After more than 16 years on the road, the Randy Rogers Band is as strong as ever. They’ve built a devoted fan base not just in Texas, but across the nation, by being one of the hardest-working bands in the business. Rogers calls his job is the “never-ending tour,” but says he and the guys are still enjoying the thrill of the stage.
I caught up with Rogers fresh off the heels of his two record-setting, sold-out shows at Floore’s Country Store, one of the top country music venues in Texas. We talked about new music he’s working on — including a follow-up to 2015’s Hold My Beer, Vol. 1, a duet album he recorded with Wade Bown — as well as life on the road, who he’s listening to now, and the ever-changing landscape of Austin, Texas.
How’s it going?
I’m good. Just finished up writing a song with Bruce Robison. He came over to the house today.
Congrats on selling out Floore’s Country Store two nights in a row. How did it feel to be up there during those shows?
It was one of those nights — well, two nights! — but it was perfect, man. I just felt like I was on fire up on stage. It was awesome. It’s a testament to our fan base and our genre of music, and the luck we’ve had in our career has been this long. This is our 16th year of touring, and I’ve been playing Floore’s for probably 12 years. I’m very thankful, honestly.
I was in Nashville this week writing with Radney Foster and just talking with friends and people in Nashville, and you know everyone was just kinda taken aback by just how strong the music scene still is down here. I brag about that. It’s really lucky, it’s really cool.
We’re going to film rising artist Cody Johnson at Floore’s this weekend. Are there any up-and-comers you’re keeping an eye on?
Cody is great. I got a cut, a song I wrote with him on his new record. Red Shahan just put out a new record called Men & Coyotes. It’s a really hip, really cool record. You know, it’s crazy from a transitional aspect in me. I used to be the youngin and now I’m kinda the old guy, which is kinda interesting to see. But there’s guys that come out that are great and sound good. Cody, for example, has as big of a chance as any of us to crossover into the commercial world of country music. He’s what country music needs right now, in my opinion.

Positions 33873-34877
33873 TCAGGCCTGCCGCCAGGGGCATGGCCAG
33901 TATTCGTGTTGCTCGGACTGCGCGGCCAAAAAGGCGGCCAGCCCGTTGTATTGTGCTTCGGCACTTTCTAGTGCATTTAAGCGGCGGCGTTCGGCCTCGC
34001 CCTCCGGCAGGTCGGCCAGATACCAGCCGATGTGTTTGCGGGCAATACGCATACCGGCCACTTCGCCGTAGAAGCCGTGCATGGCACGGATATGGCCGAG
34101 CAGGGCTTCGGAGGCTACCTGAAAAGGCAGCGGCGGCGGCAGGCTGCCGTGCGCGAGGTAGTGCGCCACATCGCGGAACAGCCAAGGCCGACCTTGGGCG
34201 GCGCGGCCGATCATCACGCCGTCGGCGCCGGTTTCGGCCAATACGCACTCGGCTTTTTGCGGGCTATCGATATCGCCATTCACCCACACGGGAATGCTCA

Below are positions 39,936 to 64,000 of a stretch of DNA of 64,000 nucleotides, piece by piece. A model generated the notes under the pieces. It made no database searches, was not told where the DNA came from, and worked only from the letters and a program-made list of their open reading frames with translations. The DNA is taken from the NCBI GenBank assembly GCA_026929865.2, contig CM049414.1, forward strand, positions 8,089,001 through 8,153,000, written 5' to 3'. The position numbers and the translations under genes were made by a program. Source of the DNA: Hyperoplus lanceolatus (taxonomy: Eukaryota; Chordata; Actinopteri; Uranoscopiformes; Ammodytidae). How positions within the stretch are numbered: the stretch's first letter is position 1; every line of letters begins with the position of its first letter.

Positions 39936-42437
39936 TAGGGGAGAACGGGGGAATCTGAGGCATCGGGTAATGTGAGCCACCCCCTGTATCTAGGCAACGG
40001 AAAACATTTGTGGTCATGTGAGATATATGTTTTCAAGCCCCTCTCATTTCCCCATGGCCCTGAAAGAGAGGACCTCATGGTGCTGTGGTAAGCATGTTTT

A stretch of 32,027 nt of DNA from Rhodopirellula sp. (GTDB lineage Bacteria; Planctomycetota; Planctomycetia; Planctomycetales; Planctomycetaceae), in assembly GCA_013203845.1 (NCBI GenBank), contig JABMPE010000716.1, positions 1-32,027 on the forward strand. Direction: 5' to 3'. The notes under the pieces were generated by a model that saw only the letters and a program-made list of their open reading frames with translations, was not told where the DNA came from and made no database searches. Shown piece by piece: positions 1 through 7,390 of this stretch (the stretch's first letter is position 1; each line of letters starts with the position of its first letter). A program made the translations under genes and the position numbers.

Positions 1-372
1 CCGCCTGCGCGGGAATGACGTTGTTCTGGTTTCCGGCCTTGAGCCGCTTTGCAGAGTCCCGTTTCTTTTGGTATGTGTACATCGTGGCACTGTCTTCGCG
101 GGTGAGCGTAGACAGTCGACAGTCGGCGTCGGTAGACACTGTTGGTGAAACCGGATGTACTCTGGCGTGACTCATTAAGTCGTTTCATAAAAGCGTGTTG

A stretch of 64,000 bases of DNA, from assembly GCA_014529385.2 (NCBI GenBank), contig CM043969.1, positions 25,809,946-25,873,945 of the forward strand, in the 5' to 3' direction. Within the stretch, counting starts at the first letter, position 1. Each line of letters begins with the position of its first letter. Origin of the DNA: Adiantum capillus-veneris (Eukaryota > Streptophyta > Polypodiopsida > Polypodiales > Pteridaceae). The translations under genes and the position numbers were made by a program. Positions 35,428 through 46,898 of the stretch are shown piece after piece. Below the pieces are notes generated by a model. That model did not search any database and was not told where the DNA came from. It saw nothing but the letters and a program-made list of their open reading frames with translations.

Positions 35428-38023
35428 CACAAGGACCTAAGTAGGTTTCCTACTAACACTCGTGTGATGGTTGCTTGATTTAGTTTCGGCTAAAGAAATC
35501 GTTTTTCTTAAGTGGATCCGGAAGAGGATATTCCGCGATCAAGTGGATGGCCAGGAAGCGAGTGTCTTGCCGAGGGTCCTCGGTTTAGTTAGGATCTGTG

It seems like country fans want a return to the spirit of the genre. Do you feel that way?
I do. Obviously, I’ve seen Chris Stapleton and his success and the critical acclaim that Sturgill Simpson and Jason Isbell get. And you know, the fanbase, they’ve been able to grow. It just means there’s more to country radio than the “P1 listener” (A listener who listens to a station more than anyone else), or how well a song researches. People ask me about my music, and I just say “I play country music, and you know I try to keep getting better and writing better songs with the band, and we just keep pushing ourselves to stay within the traditions of our genre.”
I will say that it’s big enough for everybody, though. I’m not gonna sit here and bash anybody or say their music sucks. To each their own. But I do think there is a growing consensus to try to make room for the traditional. I mean when was the last time a traditional female country artist was on the radio? It’s been decades. That’s frustrating.
Are you working on material for a new album?